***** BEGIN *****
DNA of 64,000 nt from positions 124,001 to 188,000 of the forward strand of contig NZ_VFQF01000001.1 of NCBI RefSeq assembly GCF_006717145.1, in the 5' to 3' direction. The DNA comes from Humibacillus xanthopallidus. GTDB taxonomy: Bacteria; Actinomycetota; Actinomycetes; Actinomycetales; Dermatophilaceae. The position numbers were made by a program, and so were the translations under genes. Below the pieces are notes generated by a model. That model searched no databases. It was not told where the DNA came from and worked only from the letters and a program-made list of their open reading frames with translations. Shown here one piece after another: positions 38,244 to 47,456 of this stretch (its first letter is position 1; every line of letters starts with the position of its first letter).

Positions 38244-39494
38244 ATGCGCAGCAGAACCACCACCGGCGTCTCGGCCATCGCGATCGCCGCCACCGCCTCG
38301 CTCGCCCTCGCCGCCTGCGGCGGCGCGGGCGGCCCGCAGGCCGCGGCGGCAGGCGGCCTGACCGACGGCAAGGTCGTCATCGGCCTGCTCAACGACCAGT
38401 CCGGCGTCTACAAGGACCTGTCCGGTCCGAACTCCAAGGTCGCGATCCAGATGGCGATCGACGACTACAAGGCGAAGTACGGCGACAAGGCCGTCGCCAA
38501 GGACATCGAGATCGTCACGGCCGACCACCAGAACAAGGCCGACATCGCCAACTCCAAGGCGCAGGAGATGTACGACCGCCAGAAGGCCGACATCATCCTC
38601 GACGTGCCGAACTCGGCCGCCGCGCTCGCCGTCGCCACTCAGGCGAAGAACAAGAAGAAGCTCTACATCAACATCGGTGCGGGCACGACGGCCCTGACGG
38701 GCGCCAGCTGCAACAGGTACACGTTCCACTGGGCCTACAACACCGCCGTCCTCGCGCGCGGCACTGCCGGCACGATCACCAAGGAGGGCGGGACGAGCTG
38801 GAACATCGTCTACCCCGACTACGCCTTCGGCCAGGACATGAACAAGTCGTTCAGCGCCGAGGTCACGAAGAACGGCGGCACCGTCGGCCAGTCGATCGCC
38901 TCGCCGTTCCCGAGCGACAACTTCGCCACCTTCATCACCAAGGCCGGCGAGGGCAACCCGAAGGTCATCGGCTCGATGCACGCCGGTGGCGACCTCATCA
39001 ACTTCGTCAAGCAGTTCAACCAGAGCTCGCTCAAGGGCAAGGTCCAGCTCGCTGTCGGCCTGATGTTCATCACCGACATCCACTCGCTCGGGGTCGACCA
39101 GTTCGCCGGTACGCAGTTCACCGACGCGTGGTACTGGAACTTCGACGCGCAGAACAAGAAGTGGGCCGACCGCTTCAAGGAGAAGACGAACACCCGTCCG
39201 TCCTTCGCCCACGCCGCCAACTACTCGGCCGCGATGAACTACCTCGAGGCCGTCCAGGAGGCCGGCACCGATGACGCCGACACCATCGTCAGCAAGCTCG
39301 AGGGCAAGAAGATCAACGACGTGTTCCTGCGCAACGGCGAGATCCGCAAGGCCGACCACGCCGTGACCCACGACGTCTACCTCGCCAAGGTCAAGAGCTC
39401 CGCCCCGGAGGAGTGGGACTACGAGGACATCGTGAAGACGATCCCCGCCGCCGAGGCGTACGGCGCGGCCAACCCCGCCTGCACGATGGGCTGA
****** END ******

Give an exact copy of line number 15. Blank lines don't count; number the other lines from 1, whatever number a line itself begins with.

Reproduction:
39401 CGCCCCGGAGGAGTGGGACTACGAGGACATCGTGAAGACGATCCCCGCCGCCGAGGCGTACGGCGCGGCCAACCCCGCCTGCACGATGGGCTGA